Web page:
Muriatic Acid vs. Sulfuric Acid

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Muriatic Acid vs. Sulfuric Acid

Postby Retep » Sun 22 May, 2011 18:25

In German public pools they use Sulfuric Acid instead of Muriatic Acid in order to lower the ph.
(Obviously only in pools where they use sodium hypochlorite or calcium hypochlorite as disinfectant. Most public pools use chlorine gas and -of course- then they need to raise the ph.
A gentleman from Germany ( who has 40 years experiance in pool water treatment )explained me the reason to use Sulfuric Acid is that there is no chloride being produced as well as having the advantage that Sulfuric Acid does not gas out in the mechanical room - therefore not creating any rust on metal surfaces, which is the case when Muriatic Acid is being used.

My question is why (to my knowledge) nobody uses Sulfuric Acid in North America ? :?:
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Muriatic Acid vs. Sulfuric Acid

Postby chem geek » Mon 23 May, 2011 02:26

Sulfuric acid will add sulfates to the water, so there is no free lunch here. Hydrochloric acid will increase chloride. Between the two, chloride is more innocuous as it takes fairly high levels before it becomes a problem. With sulfates, lower levels can increase stainless steel corrosion (when chlorides are also present). Besides, ALL sources of chlorine will result in increasing chloride levels in the pool so there is no avoiding it -- if this guy is that experienced, he should have known that. For every 10 ppm FC from ANY source of chlorine, it will result in 8.2 ppm salt when the chlorine is consumed/used. With chlorinating liquid, bleach, or lithium hypochlorite, there is an additional 8.2 ppm salt so a total of 16.5 ppm salt (sodium chloride though if using lithium hypochlorite it's really lithium chloride that is the result). See section VI in this EPA file that says the following:

Non-halide salts have little effect on stainless steels, but chlorides particularly tend to promote pitting, crevice corrosion, and stress-corrosion cracking. In some cases sulfates seem to aggravate the effects of chlorides. Chlorides present in amounts as little of 0.3% with sulfates present can produce severe corrosion. Even quite low concentrations of chlorides can cause corrosion when concentrated by occlusion in surface films. Oxidizing chlorides such as ferric or cupric chloride are specific for severe pitting, although halide salts can cause severe pitting and stress corrosion cracking. The austenitic stainless steels are, however, the most susceptible of all the stainless steels to “chloride” stress corrosion cracking.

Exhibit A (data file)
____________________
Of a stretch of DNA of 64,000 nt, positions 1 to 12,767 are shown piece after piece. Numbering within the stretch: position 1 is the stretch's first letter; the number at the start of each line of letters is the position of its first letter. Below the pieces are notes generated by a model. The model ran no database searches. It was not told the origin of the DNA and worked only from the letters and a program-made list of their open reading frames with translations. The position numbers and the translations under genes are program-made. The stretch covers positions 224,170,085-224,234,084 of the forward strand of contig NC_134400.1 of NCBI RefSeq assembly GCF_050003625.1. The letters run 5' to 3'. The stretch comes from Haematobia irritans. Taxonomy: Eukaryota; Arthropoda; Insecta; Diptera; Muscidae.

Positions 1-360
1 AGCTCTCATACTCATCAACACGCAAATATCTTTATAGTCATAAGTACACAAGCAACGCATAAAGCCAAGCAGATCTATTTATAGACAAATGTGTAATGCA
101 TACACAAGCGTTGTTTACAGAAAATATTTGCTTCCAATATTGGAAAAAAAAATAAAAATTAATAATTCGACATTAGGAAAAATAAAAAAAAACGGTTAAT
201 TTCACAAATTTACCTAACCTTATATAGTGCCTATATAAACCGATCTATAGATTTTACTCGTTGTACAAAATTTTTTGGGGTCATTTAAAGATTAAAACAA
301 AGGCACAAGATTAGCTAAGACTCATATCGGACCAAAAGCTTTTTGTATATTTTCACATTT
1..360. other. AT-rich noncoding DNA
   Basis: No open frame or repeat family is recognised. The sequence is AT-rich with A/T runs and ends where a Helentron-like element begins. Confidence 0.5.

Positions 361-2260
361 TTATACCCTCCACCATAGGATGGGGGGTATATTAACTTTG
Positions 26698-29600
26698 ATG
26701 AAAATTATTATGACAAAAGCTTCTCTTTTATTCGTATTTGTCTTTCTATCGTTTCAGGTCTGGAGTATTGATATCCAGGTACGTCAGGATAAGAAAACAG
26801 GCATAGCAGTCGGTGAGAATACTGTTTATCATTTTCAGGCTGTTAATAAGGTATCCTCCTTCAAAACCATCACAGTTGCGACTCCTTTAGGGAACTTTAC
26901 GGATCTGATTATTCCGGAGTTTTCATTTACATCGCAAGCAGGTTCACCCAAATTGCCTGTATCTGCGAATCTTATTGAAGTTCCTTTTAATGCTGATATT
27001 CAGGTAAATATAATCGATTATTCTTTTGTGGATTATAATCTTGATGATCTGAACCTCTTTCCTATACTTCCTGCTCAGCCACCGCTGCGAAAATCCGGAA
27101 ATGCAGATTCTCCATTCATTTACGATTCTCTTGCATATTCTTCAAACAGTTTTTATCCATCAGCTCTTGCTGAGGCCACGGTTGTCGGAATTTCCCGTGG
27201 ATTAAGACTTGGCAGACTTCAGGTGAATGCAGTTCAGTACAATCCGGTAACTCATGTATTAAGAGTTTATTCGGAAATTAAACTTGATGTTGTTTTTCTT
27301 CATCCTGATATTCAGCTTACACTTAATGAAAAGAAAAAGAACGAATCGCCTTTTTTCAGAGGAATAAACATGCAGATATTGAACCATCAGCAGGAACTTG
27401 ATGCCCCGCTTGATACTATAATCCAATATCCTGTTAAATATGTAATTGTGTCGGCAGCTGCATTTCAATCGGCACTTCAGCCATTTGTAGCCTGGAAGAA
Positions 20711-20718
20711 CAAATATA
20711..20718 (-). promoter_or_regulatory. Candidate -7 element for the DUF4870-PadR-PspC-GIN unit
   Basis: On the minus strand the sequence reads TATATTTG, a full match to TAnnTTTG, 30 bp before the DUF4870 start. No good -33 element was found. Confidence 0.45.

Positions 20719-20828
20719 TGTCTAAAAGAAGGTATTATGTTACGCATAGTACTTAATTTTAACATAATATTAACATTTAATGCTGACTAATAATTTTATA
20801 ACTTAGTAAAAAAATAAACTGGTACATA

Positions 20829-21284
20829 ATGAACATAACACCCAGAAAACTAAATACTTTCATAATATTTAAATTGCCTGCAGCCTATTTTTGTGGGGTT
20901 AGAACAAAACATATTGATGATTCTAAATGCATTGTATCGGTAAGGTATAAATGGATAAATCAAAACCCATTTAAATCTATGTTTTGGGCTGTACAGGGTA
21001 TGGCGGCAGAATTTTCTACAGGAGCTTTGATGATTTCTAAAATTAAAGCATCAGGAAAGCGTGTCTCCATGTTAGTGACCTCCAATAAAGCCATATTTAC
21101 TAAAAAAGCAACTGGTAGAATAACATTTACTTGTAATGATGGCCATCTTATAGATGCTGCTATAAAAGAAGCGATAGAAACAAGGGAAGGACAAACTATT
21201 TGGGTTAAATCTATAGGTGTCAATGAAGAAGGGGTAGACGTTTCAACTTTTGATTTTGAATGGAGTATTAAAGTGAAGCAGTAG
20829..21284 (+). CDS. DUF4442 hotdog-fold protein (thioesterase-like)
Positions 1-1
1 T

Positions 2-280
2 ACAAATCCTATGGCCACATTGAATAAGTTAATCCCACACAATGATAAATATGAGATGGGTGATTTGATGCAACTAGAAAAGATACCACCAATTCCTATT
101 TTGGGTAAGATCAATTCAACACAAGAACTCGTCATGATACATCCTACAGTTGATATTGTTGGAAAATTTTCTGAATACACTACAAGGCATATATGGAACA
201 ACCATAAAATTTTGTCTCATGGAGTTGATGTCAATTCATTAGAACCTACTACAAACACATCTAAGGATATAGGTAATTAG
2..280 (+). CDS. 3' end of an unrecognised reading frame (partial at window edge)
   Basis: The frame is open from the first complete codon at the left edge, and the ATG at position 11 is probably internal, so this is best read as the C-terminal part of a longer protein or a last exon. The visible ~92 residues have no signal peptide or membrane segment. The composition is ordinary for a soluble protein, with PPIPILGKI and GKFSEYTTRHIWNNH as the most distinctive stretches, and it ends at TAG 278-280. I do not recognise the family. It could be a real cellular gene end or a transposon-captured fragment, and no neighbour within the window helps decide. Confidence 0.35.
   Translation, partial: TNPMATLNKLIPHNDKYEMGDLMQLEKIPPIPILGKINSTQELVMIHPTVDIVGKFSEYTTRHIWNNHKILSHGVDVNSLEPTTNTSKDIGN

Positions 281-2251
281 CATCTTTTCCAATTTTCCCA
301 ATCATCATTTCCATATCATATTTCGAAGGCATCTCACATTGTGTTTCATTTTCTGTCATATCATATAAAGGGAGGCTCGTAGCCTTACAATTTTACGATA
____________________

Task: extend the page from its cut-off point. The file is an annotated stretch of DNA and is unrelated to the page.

As for fumes, one can just use half-strength Muriatic Acid (15-16% Hydrochloric Acid) which fumes a lot less.
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Muriatic Acid vs. Sulfuric Acid

Postby Retep » Tue 24 May, 2011 18:25

chem geek wrote: Besides, ALL sources of chlorine will result in increasing chloride levels in the pool so there is no avoiding it -- if this guy is that experienced, he should have known that.

[/quote]

Oh - he knows that very well. It's just that I haven't mentioned it in my posting (since this is well known anyways)
My point was that hydrochloric acid adds additional chlorides to the water compared to sulfuric acid.

According to the EPA file ( BTW - Thanks for posting this) it is my understanding that by having now chlorides ( from chlorine) and Sulfuric Acid creates now even more corrosion ?

Mmhh. . .I guess those Germans have no clue what they are doing. Yet it surprises me that there is
less corrosion in their pools compared to pools in North America. Then again - it might be linked to
lower chlorine levels as well.
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Muriatic Acid vs. Sulfuric Acid

Postby chem geek » Tue 24 May, 2011 22:00

You are correct with your reading of the EPA info. Unfortunately, they didn't list the chloride salt level where problems are seen or the corrosion rate vs. chloride level when sulfates are present. Note that this chloride/sulfate corrosion is talking specifically about stainless steel.

I believe you are correct with respect to indoor pools that have 1-2 ppm FC or higher and no CYA. The active chlorine level is much higher in such pools. In outdoor pools that often have CYA in them, you don't usually see the same corrosion problems -- assuming similar salt levels.

Also, the higher active chlorine level also results in more disinfection by-products and in particular more nitrogen trichloride which outgasses and can cause corrosion as well. Even more hypochlorous acid itself outgasses (as well as a little chlorine gas). All can cause corrosion in indoor environments. Finally, the Germans may have more stringent regs for air exchange.
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